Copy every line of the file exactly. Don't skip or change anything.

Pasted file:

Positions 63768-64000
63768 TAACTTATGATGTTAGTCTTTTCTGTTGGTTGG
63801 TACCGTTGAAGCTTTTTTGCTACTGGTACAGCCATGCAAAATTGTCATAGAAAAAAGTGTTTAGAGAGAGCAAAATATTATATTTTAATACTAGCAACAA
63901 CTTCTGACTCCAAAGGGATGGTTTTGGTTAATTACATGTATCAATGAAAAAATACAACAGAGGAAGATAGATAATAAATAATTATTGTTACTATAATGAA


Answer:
Positions 63768-64000
63768 TAACTTATGATGTTAGTCTTTTCTGTTGGTTGG
63801 TACCGTTGAAGCTTTTTTGCTACTGGTACAGCCATGCAAAATTGTCATAGAAAAAAGTGTTTAGAGAGAGCAAAATATTATATTTTAATACTAGCAACAA
63901 CTTCTGACTCCAAAGGGATGGTTTTGGTTAATTACATGTATCAATGAAAAAATACAACAGAGGAAGATAGATAATAAATAATTATTGTTACTATAATGAA